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"People would not react if I went out and carried on like Elvis Presley or Mick Jagger or David Bowie. People do react if I go out and carry on like Bono. And I like that." — Bono

Honesty Goes Out Of Control

Sounds magazine

U2's lead singer Bono is tense and anxious about the band's first gig outside their native Ireland. While the gear is set up he stands with the rest of the band around the side of the stage. Guitarist Dave Edge's hand is in plaster following a car crash, and they don't know how he'll cope. U2's feeling of tension comes, it seems, through no straining from the notion that they're already a toted community with two significant front covers under their belts, but from a feeling close to bursting with an urgent need to get their music across.

"We'll show them, we've got to show them, you know..." The flood gates spread wonderfully open as the band sweep elegantly into "Concentration." Everything pours out, the sound soars with a kind of majestic relief. U2 are at least where they belong, progressing their fresh, vigorous r'n'r sensibility to the perimeters of a wider audience.

It was good seeing a band taking the stage by the throat once again. U2 has so much to say and so little space to say it in, as support to the Dolly Mixture. The space they had was stuffed brilliantly with a smart sampling of their potential.

U2 are about four people. Their music has minimum distortion and, free of fad or image associations, their songs reflect the strength of the four individuals. Imagine that strange quality that everybody used to aimlessly tag to Penetration, that weird thing called "honesty," and you come close to the U2 vibe. There's a kind of naive, young, rushing feeling about their music, flickering at times between the Skids, Penetration, Doors, the Fall, and Swell Maps.

The guitar sound is a tackier, rawer Adamson breed: the overall noise sprawls about as decadently and as exotically as Penetration at times did: in singer and spokesman Bono they already have a focal point as engaging and charasmatic as a Mark Smith, somebody who call pull all the various band attitudes together, somebody who gives new and disarming angles of parody to the Heavy Lead Singer role (at one point he excitedly asked for a fag from the audience, and heroically receiving it spent the rest of the song cooly trying to light it and failing).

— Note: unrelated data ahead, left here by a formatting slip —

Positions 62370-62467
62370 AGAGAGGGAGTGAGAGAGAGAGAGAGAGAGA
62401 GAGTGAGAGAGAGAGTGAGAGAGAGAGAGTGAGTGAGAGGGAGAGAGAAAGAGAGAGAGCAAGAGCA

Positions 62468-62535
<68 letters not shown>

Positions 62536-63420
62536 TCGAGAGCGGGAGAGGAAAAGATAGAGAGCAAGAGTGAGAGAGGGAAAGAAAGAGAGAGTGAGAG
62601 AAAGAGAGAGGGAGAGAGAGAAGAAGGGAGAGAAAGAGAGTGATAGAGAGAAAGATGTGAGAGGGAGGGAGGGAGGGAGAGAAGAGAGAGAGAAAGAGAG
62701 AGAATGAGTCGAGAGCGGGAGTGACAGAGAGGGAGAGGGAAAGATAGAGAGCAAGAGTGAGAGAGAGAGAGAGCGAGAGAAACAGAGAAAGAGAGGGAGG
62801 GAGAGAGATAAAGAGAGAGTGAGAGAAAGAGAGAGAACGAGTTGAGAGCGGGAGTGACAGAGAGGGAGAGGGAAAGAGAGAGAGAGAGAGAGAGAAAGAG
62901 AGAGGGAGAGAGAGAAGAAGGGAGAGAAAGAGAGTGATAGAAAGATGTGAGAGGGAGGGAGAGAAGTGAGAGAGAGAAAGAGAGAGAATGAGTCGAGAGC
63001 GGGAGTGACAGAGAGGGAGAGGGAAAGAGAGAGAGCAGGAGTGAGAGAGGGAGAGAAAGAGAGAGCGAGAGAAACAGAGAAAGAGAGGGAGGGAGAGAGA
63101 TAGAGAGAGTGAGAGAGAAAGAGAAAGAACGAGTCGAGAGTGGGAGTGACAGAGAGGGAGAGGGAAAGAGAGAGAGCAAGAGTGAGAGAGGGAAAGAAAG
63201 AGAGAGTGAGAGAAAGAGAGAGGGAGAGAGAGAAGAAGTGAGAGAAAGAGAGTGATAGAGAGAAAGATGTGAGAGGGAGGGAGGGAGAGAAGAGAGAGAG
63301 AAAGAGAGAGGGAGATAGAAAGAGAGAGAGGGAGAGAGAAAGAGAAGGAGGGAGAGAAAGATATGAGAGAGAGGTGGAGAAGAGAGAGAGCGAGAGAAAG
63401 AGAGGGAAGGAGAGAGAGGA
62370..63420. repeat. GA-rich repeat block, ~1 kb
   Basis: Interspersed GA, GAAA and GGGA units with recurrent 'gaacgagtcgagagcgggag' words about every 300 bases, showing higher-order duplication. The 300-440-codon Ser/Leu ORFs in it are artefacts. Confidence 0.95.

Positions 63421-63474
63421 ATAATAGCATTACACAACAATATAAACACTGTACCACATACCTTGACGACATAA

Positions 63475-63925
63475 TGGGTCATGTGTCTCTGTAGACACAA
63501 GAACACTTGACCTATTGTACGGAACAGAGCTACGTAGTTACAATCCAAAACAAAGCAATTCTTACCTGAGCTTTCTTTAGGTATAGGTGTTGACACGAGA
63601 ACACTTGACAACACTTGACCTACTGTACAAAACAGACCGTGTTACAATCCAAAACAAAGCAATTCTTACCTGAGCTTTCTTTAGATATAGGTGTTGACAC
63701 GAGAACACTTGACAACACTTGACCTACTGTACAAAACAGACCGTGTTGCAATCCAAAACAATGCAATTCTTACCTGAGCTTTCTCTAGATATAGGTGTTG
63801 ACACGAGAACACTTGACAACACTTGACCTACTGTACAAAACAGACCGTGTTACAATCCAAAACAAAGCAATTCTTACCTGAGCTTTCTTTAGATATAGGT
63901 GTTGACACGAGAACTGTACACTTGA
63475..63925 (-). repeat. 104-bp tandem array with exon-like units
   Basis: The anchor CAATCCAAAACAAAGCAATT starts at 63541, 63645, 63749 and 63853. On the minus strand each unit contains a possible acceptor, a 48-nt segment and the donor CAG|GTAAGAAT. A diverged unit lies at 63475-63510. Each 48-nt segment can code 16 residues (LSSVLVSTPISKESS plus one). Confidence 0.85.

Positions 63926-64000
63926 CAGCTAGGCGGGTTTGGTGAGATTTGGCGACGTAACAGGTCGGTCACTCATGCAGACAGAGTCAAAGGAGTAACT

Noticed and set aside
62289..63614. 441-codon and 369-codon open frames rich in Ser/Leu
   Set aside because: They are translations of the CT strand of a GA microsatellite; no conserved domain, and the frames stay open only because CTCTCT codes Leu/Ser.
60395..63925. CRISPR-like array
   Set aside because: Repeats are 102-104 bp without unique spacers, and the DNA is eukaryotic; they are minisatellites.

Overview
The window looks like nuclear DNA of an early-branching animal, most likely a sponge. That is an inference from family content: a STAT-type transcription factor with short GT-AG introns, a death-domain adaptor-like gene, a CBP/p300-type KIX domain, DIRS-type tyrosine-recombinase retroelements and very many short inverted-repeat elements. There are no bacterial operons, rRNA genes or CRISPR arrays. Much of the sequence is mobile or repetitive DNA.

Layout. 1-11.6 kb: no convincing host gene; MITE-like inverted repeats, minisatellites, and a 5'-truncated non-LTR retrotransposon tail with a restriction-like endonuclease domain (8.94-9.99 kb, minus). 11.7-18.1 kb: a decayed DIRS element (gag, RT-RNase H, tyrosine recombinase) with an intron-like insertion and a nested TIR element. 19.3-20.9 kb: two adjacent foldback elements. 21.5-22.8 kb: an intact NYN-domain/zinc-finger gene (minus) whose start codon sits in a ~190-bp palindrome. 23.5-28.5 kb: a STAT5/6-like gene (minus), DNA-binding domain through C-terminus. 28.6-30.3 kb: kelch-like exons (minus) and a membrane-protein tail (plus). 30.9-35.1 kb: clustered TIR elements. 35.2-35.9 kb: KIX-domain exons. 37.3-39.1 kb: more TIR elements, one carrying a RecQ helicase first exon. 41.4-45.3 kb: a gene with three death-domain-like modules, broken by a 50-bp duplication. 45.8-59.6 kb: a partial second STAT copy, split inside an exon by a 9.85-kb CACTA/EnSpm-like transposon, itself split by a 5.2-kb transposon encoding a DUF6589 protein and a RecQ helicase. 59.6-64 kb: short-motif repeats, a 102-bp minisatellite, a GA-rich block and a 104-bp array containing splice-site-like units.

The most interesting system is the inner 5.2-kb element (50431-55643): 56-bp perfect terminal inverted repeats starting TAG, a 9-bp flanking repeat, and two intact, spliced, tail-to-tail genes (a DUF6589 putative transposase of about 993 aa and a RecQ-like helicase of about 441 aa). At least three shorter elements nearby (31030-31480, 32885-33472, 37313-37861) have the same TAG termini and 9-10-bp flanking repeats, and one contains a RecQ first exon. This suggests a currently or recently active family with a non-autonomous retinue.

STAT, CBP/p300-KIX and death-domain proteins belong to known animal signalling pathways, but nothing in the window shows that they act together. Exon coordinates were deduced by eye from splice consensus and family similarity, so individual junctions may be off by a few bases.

Bono is U2's fall guy. He gives the kind of warmly instructive performance that's at the root of the band's music. Bono is the archetypical mixed-up, fucked-up teenager who doesn't know where or how to ask for direction. He says, "I've heard a lot about all your lovely fads and fashions over here. Well U2 aren't either of those..." and the music reflects the unaffected, honestly searching character of Bono's frantic, obsessive performance.

You see, I've this strange notion that you shouldn't have to leave a gig feeling deflated, that you shouldn't be let down because you've seen something that's saying it's better than than you or that somebody has told you is better. U2 seem to possess the ability to instruct a wide, immediate audience about myths and lies and dark areas of modern living, particularly relevant to the young, male individual. The sugar coating for these bitter pills you're invited to swallow is the most refreshing new pop music I've heard all year, powerfully poitning along a scintillating guitar sound, a flexible rhythm base and Bono's ever-improving, identifying vocals.

The effect is, three or four times in 20 minutes, having the hairs on the back of your neck stand on end, startled by an elegant guitar or bass flourish or moved by the collective, climactic inner tension of songs like "The Dream Is Over," "Inside Out" or "Shadows and Tall Trees." The unifying, centrifugal force of the music on something like the first recent Irish CBS release "Out of Control" (available here on import -- try Rough Trade) is simply remarkable.

Small chinks linger; the exaggerated pap spoof of "Boy/Girl" and the line "I open doors for you so I can shut your face" meaning the only reason men open doors for women is to assert their male superiority, which in itself is far more effective than any self-righteous sexist histrionics.

All the way there's a lot of soul on display, a lot of laying things and ideas right on the line. Really I can only recommend you go far out of your way to catch them before they return home at Christmas. Bono, like some r'n'r evangelist says, "We'll need your support." I'd say U2 give the lie to a lot of current youth rebelling masturbation.

© Sounds, 1979.